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Changes to immigration policy will not stem the Cuban exodus, those on the island say

The Miami Herald

When Washington put an end to a preferential immigration policy for Cuban migrants nearly two weeks ago, the official reasoning behind the move was to stem the flow of an increasing exodus and prompt democratic changes on the island.

Many in the exile community considered the new measure a “gift” for the Cuban government.

But looming questions remain: Will Cubans stay in their homeland or continue to flee? And is the Cuban government the real winner with this agreement?

Part of the debate was generated by the way the policy shift came about — announced through a joint statement from both governments and without warning to avoid a migratory crisis, according to Ben Rhodes, Obama’s adviser on Cuba.

Antonio Rodiles, a Cuban government opponent and one of the coordinators of the Forum for Rights and Freedoms, told el Nuevo Herald that the policy revision was “necessary” but criticized the “abrupt” way in which it was carried out. He also took issue with the fact that the announcement was made jointly with the Cuban government, with the release of a “shameful” document in which “the Cuban regime spoke of the defense of human rights and other issues in which it has been the principal violator.”

Rodiles said that the policy “had been distorted” by the Raúl Castro government itself, which constructed a narrative in which the emigres “fled for economic and not political reasons.” Many repeated that statement upon arrival in the United States to avoid conflicts with the government and to be able to return to the island, where many left behind their closest relatives.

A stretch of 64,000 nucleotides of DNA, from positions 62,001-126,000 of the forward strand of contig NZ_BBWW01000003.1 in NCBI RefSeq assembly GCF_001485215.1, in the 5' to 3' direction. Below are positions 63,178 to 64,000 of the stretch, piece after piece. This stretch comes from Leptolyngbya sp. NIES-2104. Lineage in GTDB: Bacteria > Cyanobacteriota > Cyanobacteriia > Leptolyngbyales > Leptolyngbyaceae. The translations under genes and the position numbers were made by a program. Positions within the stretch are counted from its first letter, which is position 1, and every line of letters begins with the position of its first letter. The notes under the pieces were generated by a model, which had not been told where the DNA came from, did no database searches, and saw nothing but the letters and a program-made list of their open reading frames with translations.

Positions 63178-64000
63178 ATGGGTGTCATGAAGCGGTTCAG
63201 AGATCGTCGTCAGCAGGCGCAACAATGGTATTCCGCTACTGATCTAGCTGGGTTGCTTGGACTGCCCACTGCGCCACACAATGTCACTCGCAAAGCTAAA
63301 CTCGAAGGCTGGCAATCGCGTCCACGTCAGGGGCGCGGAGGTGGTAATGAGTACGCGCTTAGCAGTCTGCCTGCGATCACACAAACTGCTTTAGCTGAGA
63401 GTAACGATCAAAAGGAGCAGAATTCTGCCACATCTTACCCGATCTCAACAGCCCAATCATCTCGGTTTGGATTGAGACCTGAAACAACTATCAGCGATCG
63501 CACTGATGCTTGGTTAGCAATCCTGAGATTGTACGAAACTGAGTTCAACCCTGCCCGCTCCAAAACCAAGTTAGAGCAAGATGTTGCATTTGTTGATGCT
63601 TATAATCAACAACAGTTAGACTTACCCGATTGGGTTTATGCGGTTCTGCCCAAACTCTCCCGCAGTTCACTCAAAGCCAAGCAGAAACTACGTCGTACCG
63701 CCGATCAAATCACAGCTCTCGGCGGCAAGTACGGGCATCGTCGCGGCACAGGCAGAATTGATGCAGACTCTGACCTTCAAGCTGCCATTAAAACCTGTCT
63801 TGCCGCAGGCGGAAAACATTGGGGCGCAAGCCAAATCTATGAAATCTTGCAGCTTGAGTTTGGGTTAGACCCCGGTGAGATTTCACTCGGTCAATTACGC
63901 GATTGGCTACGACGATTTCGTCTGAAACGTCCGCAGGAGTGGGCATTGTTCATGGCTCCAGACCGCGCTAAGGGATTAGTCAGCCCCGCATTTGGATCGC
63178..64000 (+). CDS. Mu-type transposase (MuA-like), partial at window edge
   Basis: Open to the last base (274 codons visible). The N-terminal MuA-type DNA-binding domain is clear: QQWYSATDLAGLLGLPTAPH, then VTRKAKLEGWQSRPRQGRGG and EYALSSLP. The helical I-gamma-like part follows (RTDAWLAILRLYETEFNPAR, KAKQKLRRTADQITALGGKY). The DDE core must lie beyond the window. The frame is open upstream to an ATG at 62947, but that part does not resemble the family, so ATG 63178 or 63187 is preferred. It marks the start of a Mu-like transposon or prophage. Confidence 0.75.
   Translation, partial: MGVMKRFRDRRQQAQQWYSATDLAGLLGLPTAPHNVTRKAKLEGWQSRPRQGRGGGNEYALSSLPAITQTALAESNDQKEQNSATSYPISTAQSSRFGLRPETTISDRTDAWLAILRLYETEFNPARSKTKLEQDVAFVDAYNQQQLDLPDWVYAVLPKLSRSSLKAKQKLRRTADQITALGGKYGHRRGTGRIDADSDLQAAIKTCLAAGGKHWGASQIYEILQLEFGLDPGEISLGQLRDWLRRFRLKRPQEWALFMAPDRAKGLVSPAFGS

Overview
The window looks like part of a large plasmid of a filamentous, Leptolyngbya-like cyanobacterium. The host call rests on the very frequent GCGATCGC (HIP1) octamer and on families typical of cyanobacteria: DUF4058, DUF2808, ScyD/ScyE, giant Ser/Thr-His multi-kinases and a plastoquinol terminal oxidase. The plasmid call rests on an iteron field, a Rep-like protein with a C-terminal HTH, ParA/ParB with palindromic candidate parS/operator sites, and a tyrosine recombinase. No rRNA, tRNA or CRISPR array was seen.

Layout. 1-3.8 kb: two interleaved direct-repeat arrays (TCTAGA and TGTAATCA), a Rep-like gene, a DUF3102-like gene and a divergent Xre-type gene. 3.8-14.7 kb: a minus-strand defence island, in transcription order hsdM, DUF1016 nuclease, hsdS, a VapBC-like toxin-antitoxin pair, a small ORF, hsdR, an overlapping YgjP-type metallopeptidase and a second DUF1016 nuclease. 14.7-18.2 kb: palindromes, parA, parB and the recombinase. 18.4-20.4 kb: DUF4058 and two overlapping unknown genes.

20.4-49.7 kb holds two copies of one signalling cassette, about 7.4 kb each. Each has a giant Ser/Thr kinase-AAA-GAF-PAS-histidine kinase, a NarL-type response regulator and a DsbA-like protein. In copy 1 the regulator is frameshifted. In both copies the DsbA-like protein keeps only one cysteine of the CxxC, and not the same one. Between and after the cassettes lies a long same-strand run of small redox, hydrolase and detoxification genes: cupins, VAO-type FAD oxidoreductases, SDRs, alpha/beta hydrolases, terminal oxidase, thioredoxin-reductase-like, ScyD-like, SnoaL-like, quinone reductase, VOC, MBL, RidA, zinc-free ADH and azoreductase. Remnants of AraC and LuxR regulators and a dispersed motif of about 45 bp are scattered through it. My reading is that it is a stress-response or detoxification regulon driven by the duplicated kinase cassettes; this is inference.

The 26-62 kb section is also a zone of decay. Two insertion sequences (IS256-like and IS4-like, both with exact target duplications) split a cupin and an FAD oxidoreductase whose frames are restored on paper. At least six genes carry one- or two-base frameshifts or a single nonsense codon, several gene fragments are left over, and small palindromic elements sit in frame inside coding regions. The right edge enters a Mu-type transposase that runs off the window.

These kinds of public declarations, along with high-profile crimes committed by some newly arrived immigrants, elicited negative opinions among the public, including Cuban exiles who arrived in earlier migration waves. Two Cuban American congressmen, Carlos Curbelo and Marco Rubio, even filed a bill to restrict Cuban immigrants’ access to federal benefits and grant them only to those who had left the island for political reasons.

Continue reading Changes to immigration policy will not stem the Cuban exodus, those on the island say

Families of Cuban Migrants Desperate For Answers

lighthouse

CBS Miami

A Coast Guard Cutter remains at sea Monday, where it’s been since Friday with 21 Cuban migrants on board.

Many of the South Floridians who believe their loved ones are on that Coast Guard vessel have turned to the attorneys at the Democracy Movement for help.

They not only want to ensure those on board will not be sent back to Cuba, they also simply want verification that their relatives survived the journey and are with the Coast Guard.

“It’s so sad because you don’t know about him, nobody can tell you anything. And they know what happened with the people,” said Hildanys Rodriguez through tears. She became emotional when talking with CBS4’s Natalia Zea about the possible worst case scenario, involving her cousin Francis Alejo.

She knows he left Cuba on a homemade boat with friends, and prays he is one of the migrants picked up five miles off of Marathon Key Friday but at this point the Coast Guard is not naming names.

“Nobody wants to give information, please I ask if somebody can help,” said Rodriguez.

Compounding Rodriguez’s fear is the knowledge that relatives in South Florida have given the Democracy Movement 38 names of those believed to have left Cuba at the same time. But the Coast Guard found only 21.

Two were found in the water near the American Shoal Lighthouse. Nineteen others made it to the lighthouse itself.

“We’re talking about persons. It’s so really hard. It’s so hard to not know what happened to your family,” said Rodriguez.

Yamilia Carril also hopes her nephew Carlos Barrios was one of the 19 migrants who swam to the federally-owned lighthouse, and are awaiting word from the federal government, whether this counts as U.S. land, under the Wet-Foot, Dry-Foot policy.

“I’m very nervous with my nephew,” she told Zea.

Cuban exile activist Ramon Saul Sanchez says the lighthouse is clearly part of the United States.

“The lighthouse is anchored in the platform of U.S. territory. It is in U.S. waters,” said Sanchez.

Continue reading Families of Cuban Migrants Desperate For Answers